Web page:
Chip MacGregor

March 5, 2012

Conspirators R Us



If you're a regular reader of my blog, you doubtless understand this blog is, at heart, a "publishing journalism" site. Things happen in the publishing industry, and I talk about them. There are lessons for writers to learn, and I share them. Other people have opinions, and I let them offer their thoughts. That's why I found it interesting that a publisher is threatening to sue me. 
You might have heard the news that Wine Press Publishing, a vanity press in the state of Washington, is in a battle with the former owner of the company, a woman named Athena Dean. You can google the topic to get all the details, which is how I found out about it. The argument basically comes down to the former owner claiming she was treated badly by a group she believes is, more or less, a fundamentalist church that has taken over the company. The current situation is an interesting study in business ethics and church governance and arcane theology, but you'd have to go somewhere else to find the details, since I've never blogged about it before. I haven't said anything about it on my corporate website, either. Nor have I written about it for any other magazine, e-zine, or journal. I could have — I mean, I'm a trained journalist, talking about the publishing industry, and the allegation that a big company that's very involved in Christian publishing has acted unfairly toward employees or tried to intimidate people is news. But I didn't. Not because I was afraid to (and yes, I've heard a couple people warn that Wine Press has used lawyers and intimidation tactics on others in the past), but because I wanted to wait and see what the facts brought out. I don't have a dog in this hunt — but I'm very interested in the hunt itself and the story surrounding it.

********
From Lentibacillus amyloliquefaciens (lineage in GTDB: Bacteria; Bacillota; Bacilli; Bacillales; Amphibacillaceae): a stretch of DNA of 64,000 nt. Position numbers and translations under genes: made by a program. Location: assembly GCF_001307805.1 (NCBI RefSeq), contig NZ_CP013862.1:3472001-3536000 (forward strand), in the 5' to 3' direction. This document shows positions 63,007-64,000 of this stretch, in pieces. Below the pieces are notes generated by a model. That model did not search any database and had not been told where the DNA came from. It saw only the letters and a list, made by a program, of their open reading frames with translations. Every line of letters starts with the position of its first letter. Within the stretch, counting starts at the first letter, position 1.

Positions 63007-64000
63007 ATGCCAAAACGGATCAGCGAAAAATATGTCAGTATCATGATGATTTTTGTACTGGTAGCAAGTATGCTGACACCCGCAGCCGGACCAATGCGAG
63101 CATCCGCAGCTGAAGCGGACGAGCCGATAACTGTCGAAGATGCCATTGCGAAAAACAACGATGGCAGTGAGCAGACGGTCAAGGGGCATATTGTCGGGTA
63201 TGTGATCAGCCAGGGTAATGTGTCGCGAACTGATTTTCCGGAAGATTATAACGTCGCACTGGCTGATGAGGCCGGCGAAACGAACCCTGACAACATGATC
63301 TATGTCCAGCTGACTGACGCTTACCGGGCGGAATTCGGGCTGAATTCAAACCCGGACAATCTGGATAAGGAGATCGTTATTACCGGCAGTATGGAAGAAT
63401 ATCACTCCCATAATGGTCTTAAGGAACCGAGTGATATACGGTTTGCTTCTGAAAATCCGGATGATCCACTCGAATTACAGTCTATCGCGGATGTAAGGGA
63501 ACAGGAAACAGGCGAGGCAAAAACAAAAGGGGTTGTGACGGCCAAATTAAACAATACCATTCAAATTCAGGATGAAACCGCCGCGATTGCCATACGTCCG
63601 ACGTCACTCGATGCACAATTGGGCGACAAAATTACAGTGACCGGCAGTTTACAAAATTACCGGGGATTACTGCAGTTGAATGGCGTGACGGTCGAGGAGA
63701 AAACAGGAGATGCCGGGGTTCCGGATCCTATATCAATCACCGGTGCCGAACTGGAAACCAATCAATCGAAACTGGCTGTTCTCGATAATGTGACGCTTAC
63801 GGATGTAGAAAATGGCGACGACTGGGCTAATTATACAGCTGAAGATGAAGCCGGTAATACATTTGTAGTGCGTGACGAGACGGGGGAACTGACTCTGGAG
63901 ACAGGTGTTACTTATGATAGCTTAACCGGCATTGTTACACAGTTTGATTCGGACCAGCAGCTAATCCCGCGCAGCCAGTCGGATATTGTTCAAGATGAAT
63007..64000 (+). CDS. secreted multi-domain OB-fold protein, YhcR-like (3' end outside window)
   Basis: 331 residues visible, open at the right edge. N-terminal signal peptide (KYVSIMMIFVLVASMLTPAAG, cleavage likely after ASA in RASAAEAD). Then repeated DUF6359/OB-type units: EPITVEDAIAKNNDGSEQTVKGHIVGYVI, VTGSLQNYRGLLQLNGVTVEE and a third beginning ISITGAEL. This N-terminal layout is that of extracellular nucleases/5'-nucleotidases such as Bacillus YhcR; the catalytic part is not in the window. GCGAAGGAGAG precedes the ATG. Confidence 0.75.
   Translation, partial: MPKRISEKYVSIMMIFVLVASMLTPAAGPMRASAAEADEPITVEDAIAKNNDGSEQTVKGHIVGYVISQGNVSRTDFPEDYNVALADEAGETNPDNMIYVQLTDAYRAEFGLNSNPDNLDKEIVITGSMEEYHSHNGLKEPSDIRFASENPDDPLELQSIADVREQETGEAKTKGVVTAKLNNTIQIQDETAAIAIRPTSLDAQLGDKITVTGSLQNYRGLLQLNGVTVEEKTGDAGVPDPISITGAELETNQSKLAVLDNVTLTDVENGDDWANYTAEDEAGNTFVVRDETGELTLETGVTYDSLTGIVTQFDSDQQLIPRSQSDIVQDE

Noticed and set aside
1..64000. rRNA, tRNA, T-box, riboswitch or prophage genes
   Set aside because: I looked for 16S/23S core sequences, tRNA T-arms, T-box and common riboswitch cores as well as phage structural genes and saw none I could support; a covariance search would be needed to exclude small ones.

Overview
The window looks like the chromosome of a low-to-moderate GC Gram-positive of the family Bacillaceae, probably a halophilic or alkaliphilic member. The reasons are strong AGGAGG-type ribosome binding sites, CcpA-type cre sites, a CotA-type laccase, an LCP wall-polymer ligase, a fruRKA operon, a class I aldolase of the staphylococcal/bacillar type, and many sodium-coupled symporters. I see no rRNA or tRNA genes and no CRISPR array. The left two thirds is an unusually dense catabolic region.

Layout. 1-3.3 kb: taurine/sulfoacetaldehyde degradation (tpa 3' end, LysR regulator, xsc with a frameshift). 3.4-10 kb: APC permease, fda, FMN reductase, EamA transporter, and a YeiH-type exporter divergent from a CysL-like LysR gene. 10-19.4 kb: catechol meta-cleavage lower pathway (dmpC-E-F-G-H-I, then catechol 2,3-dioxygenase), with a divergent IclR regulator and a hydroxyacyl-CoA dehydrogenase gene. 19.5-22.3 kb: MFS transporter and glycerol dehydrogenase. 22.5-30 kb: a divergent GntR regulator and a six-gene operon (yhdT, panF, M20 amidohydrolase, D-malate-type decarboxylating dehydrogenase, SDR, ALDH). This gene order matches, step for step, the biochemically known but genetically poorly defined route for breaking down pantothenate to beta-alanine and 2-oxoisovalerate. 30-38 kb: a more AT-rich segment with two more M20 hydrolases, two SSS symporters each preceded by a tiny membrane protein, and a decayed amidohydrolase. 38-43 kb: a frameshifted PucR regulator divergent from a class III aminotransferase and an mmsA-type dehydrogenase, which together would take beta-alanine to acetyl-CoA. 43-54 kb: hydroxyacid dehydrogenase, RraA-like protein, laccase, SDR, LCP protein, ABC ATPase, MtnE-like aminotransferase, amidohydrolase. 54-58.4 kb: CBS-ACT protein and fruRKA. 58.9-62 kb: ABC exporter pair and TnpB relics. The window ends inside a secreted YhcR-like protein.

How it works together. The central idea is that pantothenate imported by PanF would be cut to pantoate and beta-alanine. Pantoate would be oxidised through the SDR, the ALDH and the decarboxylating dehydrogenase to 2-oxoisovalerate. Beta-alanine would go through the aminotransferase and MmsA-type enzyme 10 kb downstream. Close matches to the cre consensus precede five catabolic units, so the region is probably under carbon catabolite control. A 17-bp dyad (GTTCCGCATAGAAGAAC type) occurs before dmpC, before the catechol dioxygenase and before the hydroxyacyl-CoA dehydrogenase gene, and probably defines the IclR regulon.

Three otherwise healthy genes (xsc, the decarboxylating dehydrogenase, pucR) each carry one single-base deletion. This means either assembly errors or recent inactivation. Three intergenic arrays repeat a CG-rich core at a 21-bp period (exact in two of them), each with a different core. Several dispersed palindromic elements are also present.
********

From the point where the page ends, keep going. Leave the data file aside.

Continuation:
My sole reference to this particular cat-fight is a comment I left on a Facebook page. That's right — I once read an article and left a comment on the piece I saw, since I found it shocking. Here's what I wrote upon reading about the allegations: "Holy cow. I mean… WOW! This will blow the socks off of anyone who's been involved in CBA publishing in recent years. Wow…" 
That's the sum total of my verbiage so far on the topic. Certainly if you've read some of the things that have been alleged, you were probably shocked as well. But, like me, you probably refrained from taking sides and writing attack pieces. And that's why I thought it was interesting when I opened my mail last week and found an official letter from the Wine Press attorney, accusing me of being "a co-conspirator" with some people to interfere with their business. Really. Me, a co-conspirator. 
As evidence of the conspiracy, they sent me copies of confidentiality agreements signed by former employees Cindy Scinto (a person I've never met, and never spoken to), Amber Payne (a person I've never met, never spoken to, and never even heard of), and Athena Dean (who I've met at several writing conferences, always when she was representing Wine Press). Yes — these are my alleged co-conspirators… three people I don't know, two of whom I've never actually spoken to. The letter also noted that my activity was "illegal and shameful, and your liability for it is great, and growing by the day," and the pages offered various Bible verses to show me how godly their argument was. It failed to explain which part of my Facebook comment was illegal, or what was shameful about making a comment, or how exactly I'd be liable, but it did note that I was to "disavow all support and agreement with the conspiracy in order to avoid further liability." I particularly like that part — I'm thinking this is sort of like being on the old "Mission Impossible" team — where you don't know the other people, but, like Mr Phelps, you had to disavow any knowledge of your actions. Anyway, the letter demanded I send proof of my actions to the lawyer's office within ten days, and ended with the dire warning, "Failure to do so can and will result in full prosecution of you… to the full extent of the law." Uh huh.